But there’s also an upward trend in sexlessness among never-married young people, albeit a slightly less pronounced one, as shown in Figure 2. While delayed marriage accounts for much of the trend of rising sexlessness, it isn’t the whole story.
Whereas sexlessness overall has about doubled since the 2000s, sexlessness among the never married has only risen from about 20% to between 25% and 30%, an increase of a quarter to half. So there have been at least two separate trends related to rising sexlessness: one is delayed marriage, and the other is rising sexlessness among the never married. That second trend is of particular interest and worth investigating further: among what groups of never-married people is sexlessness rising the most?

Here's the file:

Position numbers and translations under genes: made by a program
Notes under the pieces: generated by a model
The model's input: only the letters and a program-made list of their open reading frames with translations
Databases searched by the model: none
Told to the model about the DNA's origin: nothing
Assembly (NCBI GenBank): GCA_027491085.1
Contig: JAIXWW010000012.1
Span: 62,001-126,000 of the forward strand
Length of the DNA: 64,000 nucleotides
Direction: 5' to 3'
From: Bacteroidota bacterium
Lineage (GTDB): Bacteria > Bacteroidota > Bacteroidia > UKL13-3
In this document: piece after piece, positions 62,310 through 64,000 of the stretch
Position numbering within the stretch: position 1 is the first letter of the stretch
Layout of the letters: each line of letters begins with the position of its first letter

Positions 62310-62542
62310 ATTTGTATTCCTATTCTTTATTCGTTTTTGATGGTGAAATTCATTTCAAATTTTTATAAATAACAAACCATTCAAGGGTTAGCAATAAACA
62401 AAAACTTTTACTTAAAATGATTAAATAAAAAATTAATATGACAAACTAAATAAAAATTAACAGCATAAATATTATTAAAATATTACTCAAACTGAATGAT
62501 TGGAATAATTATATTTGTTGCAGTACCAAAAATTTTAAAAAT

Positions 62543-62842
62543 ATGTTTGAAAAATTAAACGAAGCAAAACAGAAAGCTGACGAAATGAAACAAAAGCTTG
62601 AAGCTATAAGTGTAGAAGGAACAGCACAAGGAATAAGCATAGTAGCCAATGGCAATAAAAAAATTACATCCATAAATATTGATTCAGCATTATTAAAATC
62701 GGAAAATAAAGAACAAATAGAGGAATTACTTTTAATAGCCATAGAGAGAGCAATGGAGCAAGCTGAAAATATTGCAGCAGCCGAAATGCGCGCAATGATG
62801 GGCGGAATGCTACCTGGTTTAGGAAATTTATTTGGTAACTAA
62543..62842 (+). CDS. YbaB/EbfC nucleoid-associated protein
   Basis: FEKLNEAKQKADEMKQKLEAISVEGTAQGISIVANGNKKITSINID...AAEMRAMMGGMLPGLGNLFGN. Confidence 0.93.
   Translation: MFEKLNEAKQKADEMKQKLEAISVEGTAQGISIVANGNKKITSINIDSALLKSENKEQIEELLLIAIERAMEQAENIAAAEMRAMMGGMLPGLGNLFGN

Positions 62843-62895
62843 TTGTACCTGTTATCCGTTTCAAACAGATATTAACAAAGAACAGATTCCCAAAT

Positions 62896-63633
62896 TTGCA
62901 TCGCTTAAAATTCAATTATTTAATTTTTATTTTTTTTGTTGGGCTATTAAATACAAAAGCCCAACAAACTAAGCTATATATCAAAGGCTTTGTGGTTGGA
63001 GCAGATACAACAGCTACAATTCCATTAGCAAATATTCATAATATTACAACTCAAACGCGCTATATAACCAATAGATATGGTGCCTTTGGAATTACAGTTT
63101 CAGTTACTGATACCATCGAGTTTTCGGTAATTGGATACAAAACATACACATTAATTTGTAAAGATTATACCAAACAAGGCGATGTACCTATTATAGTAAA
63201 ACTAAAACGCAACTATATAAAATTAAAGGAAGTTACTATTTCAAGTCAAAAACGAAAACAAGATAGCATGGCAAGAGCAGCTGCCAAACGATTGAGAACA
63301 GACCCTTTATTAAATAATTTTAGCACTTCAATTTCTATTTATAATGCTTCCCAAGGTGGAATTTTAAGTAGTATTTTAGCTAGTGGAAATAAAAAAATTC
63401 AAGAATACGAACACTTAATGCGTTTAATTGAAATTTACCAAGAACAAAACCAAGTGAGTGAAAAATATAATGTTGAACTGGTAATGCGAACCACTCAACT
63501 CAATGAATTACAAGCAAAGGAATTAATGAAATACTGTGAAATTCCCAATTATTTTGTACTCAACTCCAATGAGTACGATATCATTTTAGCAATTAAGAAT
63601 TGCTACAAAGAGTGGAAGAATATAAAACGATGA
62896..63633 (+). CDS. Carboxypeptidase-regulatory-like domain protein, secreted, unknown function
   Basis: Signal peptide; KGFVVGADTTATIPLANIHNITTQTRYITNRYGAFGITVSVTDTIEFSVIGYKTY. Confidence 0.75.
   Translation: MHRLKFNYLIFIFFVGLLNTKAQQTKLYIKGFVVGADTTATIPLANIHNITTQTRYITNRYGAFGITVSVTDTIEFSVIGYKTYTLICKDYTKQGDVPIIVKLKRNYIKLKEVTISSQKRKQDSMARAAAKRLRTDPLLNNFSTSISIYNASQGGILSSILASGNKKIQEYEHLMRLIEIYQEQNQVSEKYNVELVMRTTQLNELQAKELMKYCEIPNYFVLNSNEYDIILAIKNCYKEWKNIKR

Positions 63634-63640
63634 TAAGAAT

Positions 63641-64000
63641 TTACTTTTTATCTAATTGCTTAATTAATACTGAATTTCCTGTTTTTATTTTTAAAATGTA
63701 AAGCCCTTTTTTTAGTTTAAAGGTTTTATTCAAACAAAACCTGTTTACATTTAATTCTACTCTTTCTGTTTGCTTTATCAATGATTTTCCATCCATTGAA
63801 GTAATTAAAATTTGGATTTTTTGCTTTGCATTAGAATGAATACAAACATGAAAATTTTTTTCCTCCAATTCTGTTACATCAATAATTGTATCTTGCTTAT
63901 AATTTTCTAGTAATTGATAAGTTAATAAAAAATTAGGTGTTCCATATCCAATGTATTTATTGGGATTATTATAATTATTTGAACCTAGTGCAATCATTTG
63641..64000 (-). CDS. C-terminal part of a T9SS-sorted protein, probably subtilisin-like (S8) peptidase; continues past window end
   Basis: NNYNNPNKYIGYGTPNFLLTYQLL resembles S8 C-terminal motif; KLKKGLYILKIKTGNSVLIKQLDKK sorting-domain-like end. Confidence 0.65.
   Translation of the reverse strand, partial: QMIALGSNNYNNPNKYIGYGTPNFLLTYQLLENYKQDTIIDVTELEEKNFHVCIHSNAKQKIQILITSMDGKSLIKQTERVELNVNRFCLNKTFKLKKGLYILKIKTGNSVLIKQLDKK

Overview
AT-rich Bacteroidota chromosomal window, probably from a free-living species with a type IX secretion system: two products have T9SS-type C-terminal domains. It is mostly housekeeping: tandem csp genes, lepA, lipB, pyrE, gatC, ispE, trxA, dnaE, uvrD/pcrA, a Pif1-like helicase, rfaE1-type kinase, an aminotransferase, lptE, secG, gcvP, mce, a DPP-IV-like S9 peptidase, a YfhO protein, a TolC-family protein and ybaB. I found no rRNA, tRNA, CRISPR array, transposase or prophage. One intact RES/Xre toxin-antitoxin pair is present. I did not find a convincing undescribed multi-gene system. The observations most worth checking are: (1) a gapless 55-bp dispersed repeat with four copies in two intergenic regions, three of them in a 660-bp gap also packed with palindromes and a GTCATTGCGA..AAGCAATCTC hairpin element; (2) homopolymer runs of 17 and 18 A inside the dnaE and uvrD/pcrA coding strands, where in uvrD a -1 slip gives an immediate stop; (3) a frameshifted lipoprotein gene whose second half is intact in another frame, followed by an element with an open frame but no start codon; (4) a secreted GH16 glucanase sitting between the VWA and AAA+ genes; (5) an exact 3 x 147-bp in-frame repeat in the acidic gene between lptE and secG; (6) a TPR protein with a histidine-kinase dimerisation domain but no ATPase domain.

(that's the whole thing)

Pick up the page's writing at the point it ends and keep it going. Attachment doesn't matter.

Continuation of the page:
Unfortunately, limiting analysis to “never married people under age 35” creates very small sample sizes in the General Social Survey, and so to generate meaningful results, I combine male and female respondents into a single category. Overall trends for the two groups are similar, and most sexual activity is between males and females, so this conflation is reasonable.
Attitudes About Premarital Sex